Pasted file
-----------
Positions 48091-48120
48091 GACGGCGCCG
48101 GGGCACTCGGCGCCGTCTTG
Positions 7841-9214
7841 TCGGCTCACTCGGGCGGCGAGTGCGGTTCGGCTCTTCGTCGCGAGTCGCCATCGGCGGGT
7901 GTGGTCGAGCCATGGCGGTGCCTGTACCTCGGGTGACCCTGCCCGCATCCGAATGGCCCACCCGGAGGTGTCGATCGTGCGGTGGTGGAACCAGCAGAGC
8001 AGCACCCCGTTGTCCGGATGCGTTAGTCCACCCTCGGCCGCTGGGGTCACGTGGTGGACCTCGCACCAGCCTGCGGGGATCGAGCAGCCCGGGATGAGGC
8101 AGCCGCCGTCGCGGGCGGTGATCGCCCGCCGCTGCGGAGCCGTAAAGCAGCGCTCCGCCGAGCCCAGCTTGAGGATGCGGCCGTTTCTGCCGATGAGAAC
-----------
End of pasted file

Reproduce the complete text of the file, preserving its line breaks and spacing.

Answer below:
Positions 48091-48120
48091 GACGGCGCCG
48101 GGGCACTCGGCGCCGTCTTG
Positions 7841-9214
7841 TCGGCTCACTCGGGCGGCGAGTGCGGTTCGGCTCTTCGTCGCGAGTCGCCATCGGCGGGT
7901 GTGGTCGAGCCATGGCGGTGCCTGTACCTCGGGTGACCCTGCCCGCATCCGAATGGCCCACCCGGAGGTGTCGATCGTGCGGTGGTGGAACCAGCAGAGC
8001 AGCACCCCGTTGTCCGGATGCGTTAGTCCACCCTCGGCCGCTGGGGTCACGTGGTGGACCTCGCACCAGCCTGCGGGGATCGAGCAGCCCGGGATGAGGC
8101 AGCCGCCGTCGCGGGCGGTGATCGCCCGCCGCTGCGGAGCCGTAAAGCAGCGCTCCGCCGAGCCCAGCTTGAGGATGCGGCCGTTTCTGCCGATGAGAAC